$$i = 1 \dots n,$$

where $T$ is the modal matrix of $A$( $T ^ {- 1 } AT = \Lambda$) assuming $A$ to be non-defective. The bound follows upon noticing that since

$${\widehat \lambda } I - A - \delta A = ( {\widehat \lambda } I - A ) \left [ I - ( {\widehat \lambda } I - A ) ^ {- 1 } \delta A \right ]$$

is singular, one has $\| {( {\widehat \lambda } I - A ) ^ {- 1 } \delta A } \| > 1$. Writing

$$( {\widehat \lambda } I - A ) ^ {- 1 } = T ( {\widehat \lambda } I - \Lambda ) ^ {- 1 } T ^ {- 1 } ,$$

one finds that

$$1 \leq \left \| {T ( {\widehat \lambda } I - \Lambda ) ^ {- 1 } T ^ {- 1 } \delta A } \right \| \leq$$

$$\leq \left \| T \right \| \left \| {T ^ {- 1 } } \right \| \left \| {\delta A } \right \| { \frac{1}{ { \mathop{\rm min} } _ { i } \left | { {\widehat \lambda } - \lambda _ {i} } \right | } } ,$$

which implies (a23). The condition number to the problem is therefore of the order of $k ( T ) = \| T \| \| {T ^ {- 1 } } \|$. Indeed, if the above discs are isolated, then ${ \mathop{\rm min} } _ {i} | { {\widehat \lambda } - \lambda _ {i} } | = | {\delta \lambda _ {i} } |$ and $| {\delta \lambda _ {i} } | \leq k ( T ) \| {\delta A } \|$. However, unless $A$ is a normal matrix ( $\| T \| _ {2} = \| {T ^ {- 1 } } \| _ {2} = 1$), the bound in (a23) is known to yield pessimistic results. A more realistic criterion can be obtained. As $I - ( {\widehat \lambda } I - A ) ^ {- 1 } \delta A$ is singular, then for a vector $z \neq 0$,

$$z \leq \left | {( {\widehat \lambda } I - \Lambda ) ^ {- 1 } } \right | \left | {T ^ {- 1 } } \right | \left | {\delta A } \right | \left | T \right | \left | z \right | ,$$

implying that [a9]

$$\tag{a24 } { \mathop{\rm min} } _ { i } \left | { {\widehat \lambda } - \lambda _ {i} } \right | \leq \rho ( \left | {T ^ {- 1 } } \right | \left | {\delta A } \right | \left | T \right | ) ,$$

which is tighter than (a23) for non-normal matrices. Moreover, (a24) is scale-invariant under the transformation $A = DBD ^ {- 1 }$, where $D$ is diagonal.

Both the Bauer–Fike bound and the above are valid for the whole spectrum; thus, a group of ill-conditioned eigenvalues affects the bound for the well-conditioned ones. This led Wilkinson to introduce his ${1 / {s _ {i} } }$ factors, measuring the sensitivity of the $i$ th eigenvalue alone. From first-order perturbation theory one finds, [a1],

$$\tag{a25 } \delta \lambda _ {i} \approx { \frac{y ^ {i ^ {*} } \delta Ax ^ {i} }{y ^ {i ^ {*} } x ^ {i} } } ,$$

where $x ^ {i}$ and $y ^ {i ^ {*} }$ are the eigenvector and eigenrow associated with a simple $\lambda _ {i}$. So, normalizing both of them, ${1 / {| {y ^ {i ^ {*} } x ^ {i} } | } }$ becomes the Wilkinson factor and is equal to ${ {| {\delta \lambda _ {i} } | } / {\| {\delta A } \| } }$. However, for a big $\| {\delta A } \|$( a25) does not bound the true shift in $\lambda _ {i}$. For this one uses a second Bauer–Fike theorem: If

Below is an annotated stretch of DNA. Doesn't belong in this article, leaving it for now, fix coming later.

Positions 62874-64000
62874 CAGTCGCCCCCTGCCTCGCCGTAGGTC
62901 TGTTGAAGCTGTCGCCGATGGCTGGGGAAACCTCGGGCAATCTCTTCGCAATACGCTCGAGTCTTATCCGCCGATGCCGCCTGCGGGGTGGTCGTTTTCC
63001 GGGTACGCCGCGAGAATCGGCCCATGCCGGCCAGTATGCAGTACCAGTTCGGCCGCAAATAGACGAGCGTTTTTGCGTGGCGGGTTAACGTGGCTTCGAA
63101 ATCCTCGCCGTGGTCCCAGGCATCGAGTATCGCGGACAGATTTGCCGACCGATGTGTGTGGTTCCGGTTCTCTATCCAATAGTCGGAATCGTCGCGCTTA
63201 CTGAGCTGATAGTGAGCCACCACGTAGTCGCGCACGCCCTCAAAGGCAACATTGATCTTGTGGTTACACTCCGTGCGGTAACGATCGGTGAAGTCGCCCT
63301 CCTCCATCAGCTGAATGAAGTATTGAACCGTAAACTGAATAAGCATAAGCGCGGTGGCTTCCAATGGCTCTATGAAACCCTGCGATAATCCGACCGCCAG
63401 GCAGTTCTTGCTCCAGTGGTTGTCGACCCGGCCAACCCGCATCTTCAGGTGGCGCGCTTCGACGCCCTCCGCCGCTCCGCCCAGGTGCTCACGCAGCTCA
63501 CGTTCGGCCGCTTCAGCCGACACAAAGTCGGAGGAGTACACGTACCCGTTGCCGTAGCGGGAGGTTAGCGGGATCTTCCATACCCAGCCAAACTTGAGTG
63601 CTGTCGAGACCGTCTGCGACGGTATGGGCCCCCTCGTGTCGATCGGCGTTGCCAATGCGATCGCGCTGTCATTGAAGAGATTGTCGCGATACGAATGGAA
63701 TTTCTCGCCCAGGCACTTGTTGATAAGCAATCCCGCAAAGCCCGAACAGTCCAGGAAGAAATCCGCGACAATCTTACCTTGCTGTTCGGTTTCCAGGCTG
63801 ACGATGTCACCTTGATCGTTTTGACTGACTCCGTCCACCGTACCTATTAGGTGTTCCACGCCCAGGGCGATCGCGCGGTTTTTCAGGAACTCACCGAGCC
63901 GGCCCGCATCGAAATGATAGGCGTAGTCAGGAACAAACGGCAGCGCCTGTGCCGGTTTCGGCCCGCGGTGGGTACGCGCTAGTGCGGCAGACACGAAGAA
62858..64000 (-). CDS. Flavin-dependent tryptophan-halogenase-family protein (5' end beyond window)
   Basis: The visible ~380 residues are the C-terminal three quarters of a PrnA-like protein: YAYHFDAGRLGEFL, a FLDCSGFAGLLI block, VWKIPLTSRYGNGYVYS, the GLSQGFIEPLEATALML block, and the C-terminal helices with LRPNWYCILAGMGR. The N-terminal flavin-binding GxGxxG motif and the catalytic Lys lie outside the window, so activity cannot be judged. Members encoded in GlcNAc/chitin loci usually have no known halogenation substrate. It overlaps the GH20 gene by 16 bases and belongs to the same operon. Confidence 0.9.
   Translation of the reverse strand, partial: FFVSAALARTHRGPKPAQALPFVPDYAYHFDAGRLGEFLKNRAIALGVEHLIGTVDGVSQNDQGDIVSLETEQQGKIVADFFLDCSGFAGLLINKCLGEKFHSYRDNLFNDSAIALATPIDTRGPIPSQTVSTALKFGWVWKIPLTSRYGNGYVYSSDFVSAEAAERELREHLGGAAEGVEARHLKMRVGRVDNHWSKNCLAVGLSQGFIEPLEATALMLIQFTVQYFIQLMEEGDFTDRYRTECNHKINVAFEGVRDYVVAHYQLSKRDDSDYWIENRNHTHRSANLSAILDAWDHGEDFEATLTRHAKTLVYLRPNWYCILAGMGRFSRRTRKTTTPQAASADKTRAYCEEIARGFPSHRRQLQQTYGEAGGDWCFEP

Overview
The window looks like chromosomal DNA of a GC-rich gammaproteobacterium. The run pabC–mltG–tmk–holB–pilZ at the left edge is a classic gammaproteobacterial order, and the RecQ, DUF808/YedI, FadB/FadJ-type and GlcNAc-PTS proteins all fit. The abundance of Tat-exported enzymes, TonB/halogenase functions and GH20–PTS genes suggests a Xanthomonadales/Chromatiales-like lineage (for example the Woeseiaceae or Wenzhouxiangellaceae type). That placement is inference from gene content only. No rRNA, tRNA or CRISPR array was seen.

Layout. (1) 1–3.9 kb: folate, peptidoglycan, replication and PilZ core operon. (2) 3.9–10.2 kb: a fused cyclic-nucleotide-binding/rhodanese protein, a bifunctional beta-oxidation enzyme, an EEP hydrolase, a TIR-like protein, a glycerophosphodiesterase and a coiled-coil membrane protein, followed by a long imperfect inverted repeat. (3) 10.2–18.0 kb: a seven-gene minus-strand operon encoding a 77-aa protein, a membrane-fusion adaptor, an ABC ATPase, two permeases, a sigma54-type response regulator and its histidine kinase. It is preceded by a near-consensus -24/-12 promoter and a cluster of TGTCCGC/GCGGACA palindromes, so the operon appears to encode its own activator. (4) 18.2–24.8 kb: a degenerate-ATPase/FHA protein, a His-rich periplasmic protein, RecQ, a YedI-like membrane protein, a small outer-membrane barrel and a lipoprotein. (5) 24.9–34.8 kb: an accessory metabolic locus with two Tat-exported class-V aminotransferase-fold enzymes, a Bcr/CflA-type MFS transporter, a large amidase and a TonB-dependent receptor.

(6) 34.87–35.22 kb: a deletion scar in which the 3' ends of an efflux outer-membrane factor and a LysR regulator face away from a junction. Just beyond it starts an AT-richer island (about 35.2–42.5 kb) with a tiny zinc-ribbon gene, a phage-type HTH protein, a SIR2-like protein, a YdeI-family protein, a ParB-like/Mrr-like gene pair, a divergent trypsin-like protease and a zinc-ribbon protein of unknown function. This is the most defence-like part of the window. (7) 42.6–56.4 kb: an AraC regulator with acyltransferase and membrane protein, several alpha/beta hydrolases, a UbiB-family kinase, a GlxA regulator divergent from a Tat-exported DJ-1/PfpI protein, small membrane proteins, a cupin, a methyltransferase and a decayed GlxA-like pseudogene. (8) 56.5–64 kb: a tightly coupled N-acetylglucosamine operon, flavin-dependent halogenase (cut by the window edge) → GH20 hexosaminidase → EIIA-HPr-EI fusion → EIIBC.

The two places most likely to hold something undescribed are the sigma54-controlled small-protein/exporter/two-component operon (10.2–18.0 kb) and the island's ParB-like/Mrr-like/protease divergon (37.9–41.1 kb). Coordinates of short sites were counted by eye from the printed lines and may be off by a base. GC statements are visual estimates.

$$\delta A \leq { \frac{1}{n} } { \mathop{\rm min} } _ {k \neq i } { \frac{\left | {\lambda _ {i} - \lambda _ {k} } \right | }{\left \| {E _ {i} } \right \| + \left \| {E _ {k} } \right \| } } ,$$

where $E _ {i}$ is the eigenprojection of $A$( i.e., $E _ {i} = x ^ {i} y ^ {i ^ {*} }$), then [a8]

$$\tag{a26 } \left | {\delta \lambda _ {i} } \right | \leq { \frac{\left \| {E _ {i} } \right \| \left \| {\delta A } \right \| }{1 - \left \| {\delta A } \right \| \sum _ {k \neq i } { \frac{\left \| {E _ {i} } \right \| + \left \| {E _ {k} } \right \| }{\left | {\lambda _ {i} - \lambda _ {k} } \right | } } } } .$$

It follows that $\| {E _ {i} } \|$ represents the sensitivity of $\lambda _ {i}$ to changes in $A$. One can also show that [a10]

$$\tag{a27 } { \frac{\left \| { {\widehat{x} } ^ {i} - x ^ {i} } \right \| }{\left \| {x ^ {i} } \right \| } } \leq { \frac \psi { { \mathop{\rm min} } _ {j \neq i } \left | {\lambda _ {i} - \lambda _ {j} } \right | - 2 \psi } } ,$$

where $\psi$ bounds the shifts in the eigenvalues. So, the shift in $x ^ {i}$ is dependent on the separation of the $i$ th eigenvalue from the nearest $\lambda _ {j}$. Therefore, a matrix $A$ has an ill-conditioned eigenvalue problem if ${ \mathop{\rm min} } _ {j \neq i } | {\lambda _ {i} - \lambda _ {j} } | < 2 \psi$ or if the discs containing ${\widehat \lambda } _ {i}$, $i = 1 \dots n$, intersect as a result of poor separation.

To obtain an a posteriori bound for the error in $\lambda$ in terms of the residual one forms $r = A {\widehat{x} } - {\widehat \lambda } {\widehat{x} }$, where $( {\widehat \lambda } , {\widehat{x} } )$ is an approximate eigenpair. Then ${\widehat{x} } = T ( \Lambda - {\widehat \lambda } I ) ^ {- 1 } T ^ {- 1 } r$, implying

$$\left \| { {\widehat{x} } } \right \| \leq \left \| T \right \| \left \| {T ^ {- 1 } } \right \| \left \| r \right \| { \frac{1}{ { \mathop{\rm min} } _ { i } \left | { {\widehat \lambda } - \lambda _ {i} } \right | } } ,$$

and [a2]

$$\tag{a28 } { \mathop{\rm min} } _ { i } \left | { {\widehat \lambda } - \lambda _ {i} } \right | \leq k ( T ) { \frac{\left \| r \right \| }{\left \| { {\widehat{x} } } \right \| } } .$$